Whether it’s at work beneath our feet or thousands of miles above our heads, additive manufacturing has emerged as a game changing technology that cuts cycle time and brings affordability to production. In a forthcoming issue of 3D fab + print magazine, Lauren Duda of Space Systems, Lockheed Martin Corporation tells us how Lockheed Martin is pioneering new methods for additive manufacturing at its numerous Space Systems facilities across the country and its Advanced Technology Center (ATC) in California.
At Lockheed Martin innovations are brought to life through discovering faster, smarter ways to manufacture spacecraft that will solve the mysteries of the universe.
Within additive manufacturing lies 3-D printing, which has four essential categories: small metal, small polymer, big metal and big polymer. 3-D printing works by taking a material—a titanium wire or polymer powder, for example—melting it little-by-little with a laser or electron beam and depositing the material where it needs to be according to a computer- generated blueprint. This is done until thousands upon thousands of 2-D printed layers create the desired product. The item—a bracket, for example — is then refined by smoothing out the surface, then rigorously tested. The refinement step is of critical importance as even the slightest particle disturbance must be minimized to allow for safe space flight. Did you know that there are already 3-D printed parts flying in outer space? The following are a few ways in which additive manufacturing has progressed “out of this world”.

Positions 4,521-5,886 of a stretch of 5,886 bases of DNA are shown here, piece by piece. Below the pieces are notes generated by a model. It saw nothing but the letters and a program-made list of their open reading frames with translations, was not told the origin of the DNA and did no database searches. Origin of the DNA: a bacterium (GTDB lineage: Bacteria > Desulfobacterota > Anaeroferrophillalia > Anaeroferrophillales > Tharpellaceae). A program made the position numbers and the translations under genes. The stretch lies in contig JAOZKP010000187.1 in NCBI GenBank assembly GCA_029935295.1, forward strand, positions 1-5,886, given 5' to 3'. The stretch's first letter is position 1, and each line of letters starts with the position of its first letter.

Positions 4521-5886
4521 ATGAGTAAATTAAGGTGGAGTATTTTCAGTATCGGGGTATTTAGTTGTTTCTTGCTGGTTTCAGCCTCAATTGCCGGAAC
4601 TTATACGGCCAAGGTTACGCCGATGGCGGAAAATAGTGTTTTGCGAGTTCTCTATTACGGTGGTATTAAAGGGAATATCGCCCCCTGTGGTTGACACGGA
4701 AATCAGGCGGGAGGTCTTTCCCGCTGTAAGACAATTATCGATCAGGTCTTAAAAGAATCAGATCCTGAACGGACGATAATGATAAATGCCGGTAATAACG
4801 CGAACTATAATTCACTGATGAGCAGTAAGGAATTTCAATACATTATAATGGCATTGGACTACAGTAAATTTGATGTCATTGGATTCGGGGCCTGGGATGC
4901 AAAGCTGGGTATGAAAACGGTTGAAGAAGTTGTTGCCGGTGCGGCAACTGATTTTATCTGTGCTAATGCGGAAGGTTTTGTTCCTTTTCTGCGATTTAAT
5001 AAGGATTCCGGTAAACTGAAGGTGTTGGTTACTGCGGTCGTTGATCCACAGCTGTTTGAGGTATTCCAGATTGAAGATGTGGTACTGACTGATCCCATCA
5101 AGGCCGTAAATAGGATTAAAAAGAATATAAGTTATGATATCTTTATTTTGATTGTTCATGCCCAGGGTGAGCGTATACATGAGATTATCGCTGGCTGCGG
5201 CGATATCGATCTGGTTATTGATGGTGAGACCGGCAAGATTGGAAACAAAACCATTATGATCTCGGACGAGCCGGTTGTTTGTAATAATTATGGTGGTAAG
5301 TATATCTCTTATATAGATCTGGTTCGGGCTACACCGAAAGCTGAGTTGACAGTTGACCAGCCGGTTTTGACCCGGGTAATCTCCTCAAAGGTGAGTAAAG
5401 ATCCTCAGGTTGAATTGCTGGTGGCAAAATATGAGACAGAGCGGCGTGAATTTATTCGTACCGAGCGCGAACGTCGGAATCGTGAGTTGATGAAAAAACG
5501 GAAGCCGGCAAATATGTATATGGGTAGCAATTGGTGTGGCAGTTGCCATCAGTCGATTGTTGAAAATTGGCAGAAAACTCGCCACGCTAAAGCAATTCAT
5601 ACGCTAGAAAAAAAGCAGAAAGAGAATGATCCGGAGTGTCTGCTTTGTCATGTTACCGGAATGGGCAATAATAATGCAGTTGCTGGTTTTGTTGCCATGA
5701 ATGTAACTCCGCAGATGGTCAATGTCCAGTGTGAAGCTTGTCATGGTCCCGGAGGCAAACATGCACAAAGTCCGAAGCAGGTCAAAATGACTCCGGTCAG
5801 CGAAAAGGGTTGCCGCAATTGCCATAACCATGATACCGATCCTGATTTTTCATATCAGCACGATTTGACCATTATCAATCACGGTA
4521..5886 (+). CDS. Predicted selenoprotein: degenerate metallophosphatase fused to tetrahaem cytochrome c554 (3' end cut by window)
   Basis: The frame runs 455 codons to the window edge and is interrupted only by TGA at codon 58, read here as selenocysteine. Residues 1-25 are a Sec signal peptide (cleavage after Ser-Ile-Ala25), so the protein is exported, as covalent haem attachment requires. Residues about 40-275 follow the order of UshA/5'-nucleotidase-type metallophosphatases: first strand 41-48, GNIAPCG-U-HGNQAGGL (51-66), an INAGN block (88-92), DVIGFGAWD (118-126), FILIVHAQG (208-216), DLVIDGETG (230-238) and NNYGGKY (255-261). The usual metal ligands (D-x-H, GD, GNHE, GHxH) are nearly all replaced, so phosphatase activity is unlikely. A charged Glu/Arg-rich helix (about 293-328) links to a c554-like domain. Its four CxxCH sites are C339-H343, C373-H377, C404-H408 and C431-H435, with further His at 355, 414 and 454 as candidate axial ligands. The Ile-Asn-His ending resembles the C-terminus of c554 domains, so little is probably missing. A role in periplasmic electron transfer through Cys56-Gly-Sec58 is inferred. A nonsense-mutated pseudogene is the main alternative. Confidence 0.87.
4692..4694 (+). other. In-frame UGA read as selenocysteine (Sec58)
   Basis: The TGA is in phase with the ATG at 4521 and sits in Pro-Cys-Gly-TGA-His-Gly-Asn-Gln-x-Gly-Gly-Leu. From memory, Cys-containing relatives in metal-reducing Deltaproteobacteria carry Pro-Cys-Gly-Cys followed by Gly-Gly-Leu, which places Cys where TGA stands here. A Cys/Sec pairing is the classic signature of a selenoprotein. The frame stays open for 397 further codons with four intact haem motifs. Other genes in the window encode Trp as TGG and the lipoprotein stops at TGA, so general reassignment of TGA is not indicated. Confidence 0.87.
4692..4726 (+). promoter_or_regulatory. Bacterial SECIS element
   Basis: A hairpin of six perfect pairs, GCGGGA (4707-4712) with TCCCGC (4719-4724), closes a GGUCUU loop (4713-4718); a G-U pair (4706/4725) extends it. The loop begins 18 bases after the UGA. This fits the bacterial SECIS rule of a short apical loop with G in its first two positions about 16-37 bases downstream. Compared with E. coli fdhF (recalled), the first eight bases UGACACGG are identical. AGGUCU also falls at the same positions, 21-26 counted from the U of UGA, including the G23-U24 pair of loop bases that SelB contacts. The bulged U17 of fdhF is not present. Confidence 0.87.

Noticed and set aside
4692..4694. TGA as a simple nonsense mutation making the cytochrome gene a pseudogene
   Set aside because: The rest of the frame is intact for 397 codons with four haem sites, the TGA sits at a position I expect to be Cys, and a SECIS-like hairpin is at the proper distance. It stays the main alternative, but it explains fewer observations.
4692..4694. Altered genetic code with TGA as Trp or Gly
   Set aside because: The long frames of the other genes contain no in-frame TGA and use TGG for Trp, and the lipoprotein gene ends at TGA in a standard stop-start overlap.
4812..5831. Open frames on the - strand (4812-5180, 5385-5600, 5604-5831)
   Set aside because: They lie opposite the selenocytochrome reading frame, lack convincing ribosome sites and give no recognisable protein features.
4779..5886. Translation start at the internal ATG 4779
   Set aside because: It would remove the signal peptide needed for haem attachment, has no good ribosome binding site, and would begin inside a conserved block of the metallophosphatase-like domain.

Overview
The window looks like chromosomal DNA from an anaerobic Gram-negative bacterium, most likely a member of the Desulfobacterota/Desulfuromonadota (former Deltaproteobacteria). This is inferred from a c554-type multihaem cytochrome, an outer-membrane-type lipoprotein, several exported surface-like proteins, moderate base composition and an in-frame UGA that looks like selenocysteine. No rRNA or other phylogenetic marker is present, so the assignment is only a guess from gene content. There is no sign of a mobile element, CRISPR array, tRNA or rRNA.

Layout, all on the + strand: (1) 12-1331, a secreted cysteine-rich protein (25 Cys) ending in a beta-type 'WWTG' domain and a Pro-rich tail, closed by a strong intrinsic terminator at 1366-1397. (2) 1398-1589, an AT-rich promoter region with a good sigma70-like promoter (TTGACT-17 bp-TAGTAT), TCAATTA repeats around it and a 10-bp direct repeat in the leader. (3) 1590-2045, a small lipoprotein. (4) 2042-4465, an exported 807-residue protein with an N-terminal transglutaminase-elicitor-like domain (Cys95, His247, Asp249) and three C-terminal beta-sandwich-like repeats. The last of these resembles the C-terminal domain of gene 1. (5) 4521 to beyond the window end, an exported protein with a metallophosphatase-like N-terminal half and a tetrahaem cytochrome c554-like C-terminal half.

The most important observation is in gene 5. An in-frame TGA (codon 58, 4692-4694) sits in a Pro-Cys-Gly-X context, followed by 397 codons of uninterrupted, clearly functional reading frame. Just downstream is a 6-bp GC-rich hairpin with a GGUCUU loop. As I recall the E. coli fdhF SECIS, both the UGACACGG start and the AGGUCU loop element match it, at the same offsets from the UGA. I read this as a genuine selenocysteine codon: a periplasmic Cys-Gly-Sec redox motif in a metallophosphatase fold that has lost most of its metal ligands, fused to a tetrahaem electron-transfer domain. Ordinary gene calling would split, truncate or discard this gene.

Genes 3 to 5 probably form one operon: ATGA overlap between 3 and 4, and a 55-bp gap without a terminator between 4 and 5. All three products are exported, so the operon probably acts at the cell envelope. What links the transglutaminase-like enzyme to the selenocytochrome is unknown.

A2100 Universal backing structure connectors
The A2100 satellite brings world-class telecommunications capability to customers around the world. The antenna — which plays a key role in distributing and receiving broadcast signals—is supported by a universal backing structure. The juncture points (pictured) for the antenna reflector are connected by sheer tie fittings 3-D printed at Lockheed Martin out of titanium powder and an electron beam. Additively manufacturing the sheer tie fittings resulted in a 43 percent reduction in cycle time compared to traditional machining methods.
Juno Waveguide brackets
Launched in the summer of 2011 and scheduled to arrive at Jupiter in July 2016, Juno is the first Lockheed Martin spacecraft ever to fly 3-D printed parts—a set of eight titanium waveguide brackets, to be precise. These brackets were used to attach the waveguide, a rectangular pipe used for conducting radio frequency signals between spacecraft components. Juno will intensely study Jupiter’s characteristics to help us better understand the planet’s origin and shed light on the formation of our greater solar system. Once the spacecraft reaches Jupiter, it—and the brackets—will have travelled more than 1.7 billion miles in space.
Photo: The Orion spacecraft, designed to transport humans to Mars, features 3-D printed alloy EFT-1 Vents. Capsule image © U.S. Navy. Vent image © Lockheed Martin.